This is a letter that I wrote to my representative addressing issues with our state’s Medicaid office. I will post an update when I receive a response.
Rep. Greg Pence,
My name is Sunshine Ammerman. Before I begin this letter, I want to take a moment to thank you for your help in ensuring my disability case was dealt with properly and in a timely manner. I really appreciate the effort you and your staff made to assist me with that.
I am writing to you now because I have experienced some distressing hardships due to the Indiana Medicaid office’s poor handling of my healthcare needs. After I won my disability case, my insurance coverage was changed from the Healthy Indiana Plan to Traditional Medicaid. The transition was smooth and I did not experience a lapse in basic coverage, which was appreciated, but I did experience an issue with the continuance of one of my more important medications.
Without going too much into detail about the complexities of my condition, you should know that my diagnosis of Panhypopituitarism means that I have to take a number of hormone replacement medications in order to keep my body functioning. Without many of these, I will die, and many others that I take help me function day to day, managing energy levels, maintaining muscle strength, as well as the health of my internal organs. One of the medications that I take to improve daily quality of life and long-term health of my body is Growth Hormone. I have been on growth hormone replacement therapy for the last four years (more or less), and it has proven to greatly improve my ability to have a semi-normal life. If you are curious about all that growth hormone does for the human body and how important it is to replace this hormone when deficient, I encourage you to look into the medical research yourself. For the sake of brevity, I will not go into details here.
When I transitioned to Traditional Medicaid, their office informed me that they would no longer cover the growth hormone medication I had been taking. They told my doctor’s office that I would have to take their preferred brand instead. I did not mind that at all and agreed to change brands. The medicaid office responded again saying that my doctor would have to file a prior authorization (PA) form to prove that I really needed the medicine, despite the fact that I have been taking it for so long and had ample records under the Healthy Indiana Plan to prove this. I didn’t argue, we just got to work filing that paperwork and sent it in as instructed. I informed them that I was almost out of medication and I was told the PA was listed as “urgent” so it should be processed quickly, but I should still allow 72 hours for processing. Without going too much into detail about my hours of phone tag, waiting on hold, being asked to wait more and more days for the paperwork to process after it was denied over and over again, in the end it took a month to finally get it approved.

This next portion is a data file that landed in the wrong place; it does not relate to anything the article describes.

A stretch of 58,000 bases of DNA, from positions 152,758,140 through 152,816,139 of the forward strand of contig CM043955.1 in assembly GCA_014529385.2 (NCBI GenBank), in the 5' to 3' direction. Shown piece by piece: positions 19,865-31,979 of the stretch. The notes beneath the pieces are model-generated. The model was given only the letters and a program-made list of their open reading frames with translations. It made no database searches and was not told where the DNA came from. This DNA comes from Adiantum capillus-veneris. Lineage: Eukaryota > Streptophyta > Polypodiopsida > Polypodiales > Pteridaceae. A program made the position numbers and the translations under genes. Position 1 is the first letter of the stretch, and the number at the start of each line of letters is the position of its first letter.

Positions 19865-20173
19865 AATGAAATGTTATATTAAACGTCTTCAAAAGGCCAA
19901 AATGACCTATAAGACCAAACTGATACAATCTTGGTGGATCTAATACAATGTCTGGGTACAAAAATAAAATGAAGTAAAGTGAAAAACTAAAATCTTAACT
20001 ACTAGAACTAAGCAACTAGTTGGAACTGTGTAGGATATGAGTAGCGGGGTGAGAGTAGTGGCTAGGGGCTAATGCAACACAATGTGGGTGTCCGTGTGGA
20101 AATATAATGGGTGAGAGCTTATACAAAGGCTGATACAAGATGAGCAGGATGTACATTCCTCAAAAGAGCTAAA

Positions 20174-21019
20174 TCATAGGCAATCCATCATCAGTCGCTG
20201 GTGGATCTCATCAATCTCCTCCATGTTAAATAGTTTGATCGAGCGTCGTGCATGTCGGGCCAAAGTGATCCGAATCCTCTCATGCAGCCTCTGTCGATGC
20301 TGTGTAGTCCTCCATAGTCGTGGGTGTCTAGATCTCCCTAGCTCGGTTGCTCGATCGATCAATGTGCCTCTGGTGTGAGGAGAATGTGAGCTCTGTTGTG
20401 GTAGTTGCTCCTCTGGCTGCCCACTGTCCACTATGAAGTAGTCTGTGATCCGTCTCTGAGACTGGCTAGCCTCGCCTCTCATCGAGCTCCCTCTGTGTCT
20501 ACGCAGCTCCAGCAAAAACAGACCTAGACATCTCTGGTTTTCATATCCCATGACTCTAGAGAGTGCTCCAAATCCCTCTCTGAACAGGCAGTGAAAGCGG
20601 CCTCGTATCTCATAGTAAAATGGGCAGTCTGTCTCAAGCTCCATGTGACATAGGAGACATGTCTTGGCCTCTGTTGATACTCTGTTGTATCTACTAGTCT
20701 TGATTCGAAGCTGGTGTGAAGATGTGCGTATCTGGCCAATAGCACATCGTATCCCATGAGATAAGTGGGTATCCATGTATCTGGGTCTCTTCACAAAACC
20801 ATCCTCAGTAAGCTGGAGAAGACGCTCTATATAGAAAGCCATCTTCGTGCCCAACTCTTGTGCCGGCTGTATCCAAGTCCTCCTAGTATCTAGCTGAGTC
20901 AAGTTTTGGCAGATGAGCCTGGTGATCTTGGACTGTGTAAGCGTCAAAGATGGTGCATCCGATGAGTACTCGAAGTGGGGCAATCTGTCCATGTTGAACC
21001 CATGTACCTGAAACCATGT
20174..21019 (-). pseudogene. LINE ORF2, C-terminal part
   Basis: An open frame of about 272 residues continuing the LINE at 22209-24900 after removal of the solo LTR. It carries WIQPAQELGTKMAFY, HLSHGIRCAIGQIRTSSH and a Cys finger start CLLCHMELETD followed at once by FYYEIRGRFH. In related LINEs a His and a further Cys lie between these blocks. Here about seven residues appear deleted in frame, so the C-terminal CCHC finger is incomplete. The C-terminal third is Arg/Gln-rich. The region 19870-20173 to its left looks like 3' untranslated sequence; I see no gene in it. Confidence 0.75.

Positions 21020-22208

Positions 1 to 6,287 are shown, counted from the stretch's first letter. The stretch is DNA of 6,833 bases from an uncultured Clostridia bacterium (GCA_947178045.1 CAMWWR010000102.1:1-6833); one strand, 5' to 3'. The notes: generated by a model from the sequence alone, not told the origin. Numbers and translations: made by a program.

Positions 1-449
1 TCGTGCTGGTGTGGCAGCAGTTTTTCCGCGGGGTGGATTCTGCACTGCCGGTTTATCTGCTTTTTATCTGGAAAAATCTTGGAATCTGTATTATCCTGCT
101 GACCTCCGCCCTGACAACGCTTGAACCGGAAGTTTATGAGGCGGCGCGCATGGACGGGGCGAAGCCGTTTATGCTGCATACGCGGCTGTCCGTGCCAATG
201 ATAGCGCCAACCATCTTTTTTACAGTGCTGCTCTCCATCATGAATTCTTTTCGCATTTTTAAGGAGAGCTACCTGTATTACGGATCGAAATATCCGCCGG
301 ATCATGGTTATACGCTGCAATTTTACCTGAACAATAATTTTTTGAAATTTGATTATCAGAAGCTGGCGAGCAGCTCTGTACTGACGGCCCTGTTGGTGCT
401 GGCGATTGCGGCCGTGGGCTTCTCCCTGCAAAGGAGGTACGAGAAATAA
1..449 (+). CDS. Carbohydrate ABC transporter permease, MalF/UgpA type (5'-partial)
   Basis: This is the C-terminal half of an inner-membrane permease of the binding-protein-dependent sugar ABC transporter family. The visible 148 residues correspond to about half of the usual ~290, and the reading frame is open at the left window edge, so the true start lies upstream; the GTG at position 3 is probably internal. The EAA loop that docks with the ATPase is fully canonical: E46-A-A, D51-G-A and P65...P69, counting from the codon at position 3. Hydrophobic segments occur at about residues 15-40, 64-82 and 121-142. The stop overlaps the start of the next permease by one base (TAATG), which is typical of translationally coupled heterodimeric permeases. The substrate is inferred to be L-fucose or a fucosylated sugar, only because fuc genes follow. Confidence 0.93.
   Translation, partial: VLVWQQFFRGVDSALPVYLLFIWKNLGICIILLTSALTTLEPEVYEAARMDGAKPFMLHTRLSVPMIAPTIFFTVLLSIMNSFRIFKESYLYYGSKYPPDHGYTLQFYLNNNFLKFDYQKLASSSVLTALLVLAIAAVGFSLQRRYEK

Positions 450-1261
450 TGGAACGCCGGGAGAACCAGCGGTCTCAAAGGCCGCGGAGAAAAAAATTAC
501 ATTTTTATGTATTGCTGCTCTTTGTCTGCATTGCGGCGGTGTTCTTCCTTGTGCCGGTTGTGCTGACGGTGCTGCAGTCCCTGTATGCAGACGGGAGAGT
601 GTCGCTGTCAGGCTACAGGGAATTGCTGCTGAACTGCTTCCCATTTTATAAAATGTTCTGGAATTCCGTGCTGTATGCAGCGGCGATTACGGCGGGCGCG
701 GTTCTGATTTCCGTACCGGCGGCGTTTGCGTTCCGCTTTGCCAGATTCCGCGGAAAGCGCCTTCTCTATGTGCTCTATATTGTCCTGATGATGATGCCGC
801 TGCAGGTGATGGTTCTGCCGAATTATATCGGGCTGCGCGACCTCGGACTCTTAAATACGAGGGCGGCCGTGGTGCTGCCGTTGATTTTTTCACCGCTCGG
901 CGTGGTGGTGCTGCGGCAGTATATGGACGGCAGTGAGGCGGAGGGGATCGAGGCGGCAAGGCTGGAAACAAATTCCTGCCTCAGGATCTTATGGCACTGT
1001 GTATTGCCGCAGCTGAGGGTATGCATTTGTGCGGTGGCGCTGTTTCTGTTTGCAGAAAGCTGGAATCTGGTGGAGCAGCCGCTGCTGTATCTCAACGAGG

I was out of my medication for an entire month. Having been on this medication for so many years without interruption, my body did not take the change well at all. For the first week of missing my doses, I experienced withdrawal-like symptoms. I was extremely weak. I had shaking chills, intense weakness that made me feel extremely frail, periods of exhaustion despite doing nothing strenuous, and periods of insomnia where I could not sleep even when I needed to. Because my body was going through this stress, my other conditions caused by my panhypopituitarism were exacerbated as well, namely my Secondary Adrenal Insufficiency, which I encourage you to research as well so that you can understand how serious this kind of stress can be for someone with this condition. When it started to affect my ability to function day by day, I called the medicaid office and insisted that they take note of my physical condition so that they understood how important it is to get that medication approved as quickly as possible. This record should still be noted in my file.